Furniture Styles From Around The World

Furniture Styles From Around The World

Here in Australia, our tastes are pretty diverse. Chances are that your home’s interiors (and exteriors) reflect the aesthetic choices made by peoples across different countries, and probably also different continents.

If you’re curious to know how your furniture is inspired, which trends reflect which countries, or what we as designers are inspired by, read on for our (incomplete) guide to furniture styles from around the world.*




Aside from the unique cultural aesthetics of Aboriginal and Torres Strait Island peoples, Australians have their own take on interior design in at least three different ways.



Whether you’re actually from regional NSW like our Bathurst, Tamworth, Rutherford, and Wagga Wagga customers, or you’re an urbanite who’s always mythologised that sort of lifestyle, it’s hard to grow up in Australia without some sort of affiliation with the outback. Unsurprisingly, it’s been reflected in our furniture styles like our Macquarie range. If comfort, relaxation, conviviality and simplicity sound like your cup of tea, country style furniture could be for you.



Most of us live within 100 kilometres of the coast. This plays into that other well-worn Australian stereotype—that we all spend our time at the beach, half-naked, fit, and well-tanned, with bleached hair and several melanomas to prove it. So, unsurprisingly again, Australians have come up with several beachy styles of interior design to help them feel like they’re having a holiday on the coast all year round.

Our Hamptons collection is unabashedly beachy and perfect for those lucky few who actually live on or near the beach. The Newport collection is similarly summery, and its two-tone design is surprisingly versatile. My personal favourite is the Byron collection, though, not only because it reminds me of that touristy backpacker iconic Australian coastal town which I've had the pleasure of visiting, but because of its weathered top. It’s the details like that which make a furniture collection really distinctive, and to me is right on the money as a definitively Australian furniture style.



The classic style is classic for a reason. Not only are its shapes, features, and finishes generally appealing, it provides a reliable go-to option for those of us who aren’t quite as fanatical about furniture as others. Our Vintage and Brooklyn styles fit this bill, being among our best sellers for customers all over New South Wales.



If you know anything about the mid-century modern furniture style, you know that it is utterly Scandinavian. We associate lots of things with Scandinavia, and let's be honest, pretty much all of them are good. For a furniture fanatic, some of those associations include organic shapes, intuitive design, and minimalism. I had the incredible opportunity to see Scandinavian interior design in our summer (their winter) of 2019, but for those of us down under looking to emulate this aesthetic with an Australian touch, look no further than our Oslo and Nova collections. You’ll inspire everyone with your humble yet sophisticated choices.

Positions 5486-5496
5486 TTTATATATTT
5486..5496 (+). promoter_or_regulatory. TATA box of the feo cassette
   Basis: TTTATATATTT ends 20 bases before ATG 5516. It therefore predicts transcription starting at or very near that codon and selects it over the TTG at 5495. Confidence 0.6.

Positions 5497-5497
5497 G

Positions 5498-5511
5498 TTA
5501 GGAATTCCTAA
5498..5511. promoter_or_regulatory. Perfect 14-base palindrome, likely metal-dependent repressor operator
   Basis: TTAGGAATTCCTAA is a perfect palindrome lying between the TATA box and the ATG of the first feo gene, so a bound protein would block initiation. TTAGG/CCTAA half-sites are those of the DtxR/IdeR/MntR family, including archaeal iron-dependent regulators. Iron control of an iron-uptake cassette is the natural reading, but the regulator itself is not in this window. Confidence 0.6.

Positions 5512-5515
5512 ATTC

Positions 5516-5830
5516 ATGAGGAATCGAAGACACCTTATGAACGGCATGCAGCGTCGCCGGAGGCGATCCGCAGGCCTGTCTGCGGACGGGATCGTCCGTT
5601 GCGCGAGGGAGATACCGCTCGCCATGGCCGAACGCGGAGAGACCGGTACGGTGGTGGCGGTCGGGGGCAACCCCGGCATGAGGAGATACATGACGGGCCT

Love it or hate it, the Americanisation of Australian culture is probably here to stay, at least for a few more decades. Fortunately, there are plenty of American interior designers who really know what they’re doing. For example, American design has had a strong influence on the mid-century modern furniture style, such as our Berkeley collection. But where American design really thrives is in the chic, the big, the luxurious, and ultimately in Americanised cultures, the timeless. If this resonates with you, you’ll probably find that Hamptons-style furniture feels the homeliest. It’s also surprisingly affordable!




C’est si bon. French decorating is casual, balanced, and elegant. Off-whites, honeys, and golds dominate this furniture style, and it usually features natural textiles such as cotton and linen. That said, if you’re going for French country rather than French provincial, you’ll often find these more classically French design details balanced by those of the industrial style. More on that later.




There’s something about Italians and their design that people for centuries just haven’t been able to get enough of. It just seems so effortless and carefree, and yet meticulous, robust, and assuring. With two-tone furniture often featuring in homes along the Apennine Peninsula, our Tuscan collection is perfect for those of us inspired by the Mediterranean lifestyle.




What’s good about the tropics aside from the incessant humidity, cyclones, mosquitos, and Far North Queenslanders?

I'm joking of course. There are many fantastic things about the tropics—why else would so many people go there during their holidays? Of the tropics' many great qualities, one we really appreciate is the breezy furniture design. People in the tropics have produced distinctly tropical furniture for a very long time, characterised by unparalleled wicker technique and cane materials such as rattan. 



While the Industrial Revolution started in the United Kingdom in the 18th Century, there aren’t too places in the world that haven’t seen the fires of industry. These days, fewer factories operate in our urban centres, but ghosts of the industrial past remain. While there's been plenty of discussion about what to do with these old sites generally, we think a great way to repurpose some of the old bits and pieces lying around in these sites is to inspire unique furniture.

If this sounds like you, you'll love our Newcastle and Stonemill ranges. Though, if you don't want to look as though you live at a railway station, you can soften your favourite industrial-style pieces with indoor plants and cute décor.


*All maps courtesy of Google Maps.

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